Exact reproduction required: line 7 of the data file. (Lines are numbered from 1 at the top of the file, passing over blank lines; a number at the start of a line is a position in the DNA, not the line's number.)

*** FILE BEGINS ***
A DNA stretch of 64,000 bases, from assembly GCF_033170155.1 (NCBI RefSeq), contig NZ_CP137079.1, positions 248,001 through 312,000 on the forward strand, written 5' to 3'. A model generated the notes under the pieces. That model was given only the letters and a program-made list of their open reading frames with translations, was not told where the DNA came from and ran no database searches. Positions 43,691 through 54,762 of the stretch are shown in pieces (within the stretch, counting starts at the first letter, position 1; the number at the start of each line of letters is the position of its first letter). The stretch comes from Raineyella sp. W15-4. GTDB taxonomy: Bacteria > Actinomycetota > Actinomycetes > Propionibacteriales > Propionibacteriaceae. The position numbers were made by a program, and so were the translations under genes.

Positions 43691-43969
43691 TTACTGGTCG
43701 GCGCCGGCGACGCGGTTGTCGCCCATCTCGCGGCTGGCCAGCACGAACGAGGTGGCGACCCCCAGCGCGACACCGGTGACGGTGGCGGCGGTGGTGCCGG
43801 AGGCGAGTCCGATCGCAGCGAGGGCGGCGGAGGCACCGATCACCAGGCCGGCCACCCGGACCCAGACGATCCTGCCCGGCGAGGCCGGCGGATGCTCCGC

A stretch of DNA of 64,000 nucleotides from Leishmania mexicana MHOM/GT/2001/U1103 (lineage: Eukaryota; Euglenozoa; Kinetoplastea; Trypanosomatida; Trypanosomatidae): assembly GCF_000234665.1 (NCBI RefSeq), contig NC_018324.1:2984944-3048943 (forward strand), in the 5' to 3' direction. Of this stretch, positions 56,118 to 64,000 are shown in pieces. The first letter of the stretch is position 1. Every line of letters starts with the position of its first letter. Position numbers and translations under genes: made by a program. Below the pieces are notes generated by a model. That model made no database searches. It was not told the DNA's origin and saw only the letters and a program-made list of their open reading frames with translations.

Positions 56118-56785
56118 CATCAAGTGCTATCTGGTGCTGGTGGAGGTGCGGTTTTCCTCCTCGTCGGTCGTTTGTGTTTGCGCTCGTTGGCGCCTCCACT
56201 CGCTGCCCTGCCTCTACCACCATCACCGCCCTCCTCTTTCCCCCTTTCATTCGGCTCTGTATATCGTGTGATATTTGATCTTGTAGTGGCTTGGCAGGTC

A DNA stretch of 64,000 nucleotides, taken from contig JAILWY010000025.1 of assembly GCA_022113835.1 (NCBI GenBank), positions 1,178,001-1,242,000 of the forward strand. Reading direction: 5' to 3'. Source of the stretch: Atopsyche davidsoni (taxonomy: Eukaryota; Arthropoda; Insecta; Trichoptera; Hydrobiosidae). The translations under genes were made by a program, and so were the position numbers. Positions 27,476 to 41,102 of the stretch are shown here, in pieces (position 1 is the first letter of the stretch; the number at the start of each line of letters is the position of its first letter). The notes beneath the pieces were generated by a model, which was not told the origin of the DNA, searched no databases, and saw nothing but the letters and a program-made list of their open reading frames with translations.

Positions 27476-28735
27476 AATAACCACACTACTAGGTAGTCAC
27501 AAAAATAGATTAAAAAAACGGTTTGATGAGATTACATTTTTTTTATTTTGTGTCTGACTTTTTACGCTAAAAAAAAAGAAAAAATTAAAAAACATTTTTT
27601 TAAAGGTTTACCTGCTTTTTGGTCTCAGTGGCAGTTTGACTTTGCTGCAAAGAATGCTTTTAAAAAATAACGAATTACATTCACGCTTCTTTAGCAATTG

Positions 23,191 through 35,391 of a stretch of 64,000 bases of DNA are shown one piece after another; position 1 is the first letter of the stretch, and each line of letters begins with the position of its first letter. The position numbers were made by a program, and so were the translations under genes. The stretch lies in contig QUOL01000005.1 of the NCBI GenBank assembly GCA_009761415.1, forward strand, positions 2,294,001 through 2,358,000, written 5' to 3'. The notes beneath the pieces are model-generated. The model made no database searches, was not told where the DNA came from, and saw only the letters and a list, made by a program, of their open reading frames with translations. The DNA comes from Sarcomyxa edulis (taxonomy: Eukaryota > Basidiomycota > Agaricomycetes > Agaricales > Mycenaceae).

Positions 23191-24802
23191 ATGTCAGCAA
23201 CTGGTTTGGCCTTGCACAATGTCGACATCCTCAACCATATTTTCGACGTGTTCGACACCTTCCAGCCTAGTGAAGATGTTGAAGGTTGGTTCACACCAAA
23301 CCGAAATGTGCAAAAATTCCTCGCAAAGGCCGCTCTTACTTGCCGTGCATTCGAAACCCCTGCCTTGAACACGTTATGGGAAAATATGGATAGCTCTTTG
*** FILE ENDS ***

Positions 56118-56785